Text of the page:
Vatican City, October 2 2017 - The Pontifical Academy for Life (PAV) “is an organ of the Roman Curia” and in its new structure “the scientific dimension qualifies the discussions, thanks to the presence of scholars with different orientations and from a variety of cultural and religious backgrounds but united in the common attention to the primacy of the human person.” Msgr. Vincenzo Paglia, President of the Pontifical Academy for Life, highlighted this at the press conference held in the Holy See’s Press Office.
Archbishop Paglia met the accredited journalists in the Vatican on 2 October to present the work of the Plenary Assembly of the PAV, which is taking place from 5 to 7 October in the New Synod Hall on the theme “Accompanying life. New responsibilities in the technological era.”
Msgr. Paglia situated PAV’s reflection in what he described as “today's anthropological crisis. Humanity has the potential to destroy the planet with atomic weapons; it has the potential to destroy it by plundering the environment and natural resources; today, it also has the potential to destroy through conceptions that hinge on the disappearance of the value of human life.”
In this regard, Msgr. Paglia stated that the defense of life and the PAV’s commitment should be understood as “all-around.” “To be in favor of life—or ‘pro-life’ as is said in the US—, for us who belong to the PAV, means rethinking the theme of life itself, starting with its semantic value. We must not reduce the theme to bioethics—neither at the beginning nor at the end of life. Last year, I visited one of the five refugee camps in Uganda, where 550,000 refugees are housed. Being in favor of life implies caring for life and supporting it always and everywhere, be it that of the sick and of refugees or of migrants, and also reflecting on conflicts and trade as well as the arms proliferation. Life is not a universal abstract, and the PAV wants to declinate the term ‘life’ not only in the theoretical content but also in the different historical, geographical, and cultural contexts.”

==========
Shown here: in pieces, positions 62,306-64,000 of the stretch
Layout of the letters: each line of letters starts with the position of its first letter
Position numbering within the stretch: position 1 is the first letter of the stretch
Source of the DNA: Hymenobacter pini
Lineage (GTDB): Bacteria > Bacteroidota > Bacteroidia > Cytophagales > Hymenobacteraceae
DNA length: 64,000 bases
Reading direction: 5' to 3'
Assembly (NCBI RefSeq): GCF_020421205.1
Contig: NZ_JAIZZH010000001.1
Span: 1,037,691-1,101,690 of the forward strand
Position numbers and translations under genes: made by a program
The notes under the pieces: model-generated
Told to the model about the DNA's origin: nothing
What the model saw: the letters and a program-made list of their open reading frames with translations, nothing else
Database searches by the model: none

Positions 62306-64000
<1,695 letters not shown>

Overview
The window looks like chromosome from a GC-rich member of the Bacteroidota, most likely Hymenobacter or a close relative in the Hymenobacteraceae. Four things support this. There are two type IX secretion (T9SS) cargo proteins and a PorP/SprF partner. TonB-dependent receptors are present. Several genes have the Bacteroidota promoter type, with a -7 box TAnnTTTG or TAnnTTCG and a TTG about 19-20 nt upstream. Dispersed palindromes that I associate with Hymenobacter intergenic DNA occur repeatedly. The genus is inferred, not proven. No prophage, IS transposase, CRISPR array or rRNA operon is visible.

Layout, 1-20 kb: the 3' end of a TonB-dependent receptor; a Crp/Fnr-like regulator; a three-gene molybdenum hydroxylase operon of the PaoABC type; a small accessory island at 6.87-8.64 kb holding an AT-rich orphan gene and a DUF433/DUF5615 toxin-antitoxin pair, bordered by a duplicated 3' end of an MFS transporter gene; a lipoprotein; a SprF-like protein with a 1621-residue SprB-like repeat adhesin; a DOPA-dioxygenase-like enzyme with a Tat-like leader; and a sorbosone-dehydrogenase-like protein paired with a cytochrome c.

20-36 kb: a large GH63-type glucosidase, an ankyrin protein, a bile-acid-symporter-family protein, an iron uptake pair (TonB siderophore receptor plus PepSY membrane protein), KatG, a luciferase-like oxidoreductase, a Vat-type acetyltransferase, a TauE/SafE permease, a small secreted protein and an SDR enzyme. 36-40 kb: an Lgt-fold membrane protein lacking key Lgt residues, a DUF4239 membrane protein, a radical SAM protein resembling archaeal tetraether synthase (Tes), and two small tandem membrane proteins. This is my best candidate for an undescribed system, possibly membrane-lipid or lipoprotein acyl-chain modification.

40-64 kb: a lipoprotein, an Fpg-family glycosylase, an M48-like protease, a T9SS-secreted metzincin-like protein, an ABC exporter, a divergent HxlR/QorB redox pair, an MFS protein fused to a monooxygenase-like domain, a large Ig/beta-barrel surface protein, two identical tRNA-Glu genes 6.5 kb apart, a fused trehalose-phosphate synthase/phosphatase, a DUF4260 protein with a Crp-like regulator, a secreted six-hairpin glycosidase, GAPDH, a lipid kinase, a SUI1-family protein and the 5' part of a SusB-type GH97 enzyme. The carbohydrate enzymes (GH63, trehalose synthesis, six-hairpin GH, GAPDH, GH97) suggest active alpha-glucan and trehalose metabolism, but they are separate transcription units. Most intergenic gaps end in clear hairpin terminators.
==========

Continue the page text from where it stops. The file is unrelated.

At the press conference, Msgr. Renzo Pegoraro, Chancellor of the Pontifical Academy for Life, outlined the themes of Plenary. Discussion will focus on issues related to the initial stages of life and the opportunities and the risks of technology (“creating life or fabricating a living being?” is one question); on the impact of technologies in healthcare (“save or invest in life?,” he said); and, finally, on the dimension of palliative care (“How can care be given when healing is impossible?”).
The third speaker, Mrs. Bernardette Tobin, Director of the Plunkett Center for Ethics (Australian Catholic University) stressed the importance of the dialogue between experts of different disciplines on issues related to the initial phases and the final stages of life. “We must always ask—and we will do so at the plenary by listening to first-hand experiences—what the limit is in the use of technology and how we can help people without killing them.”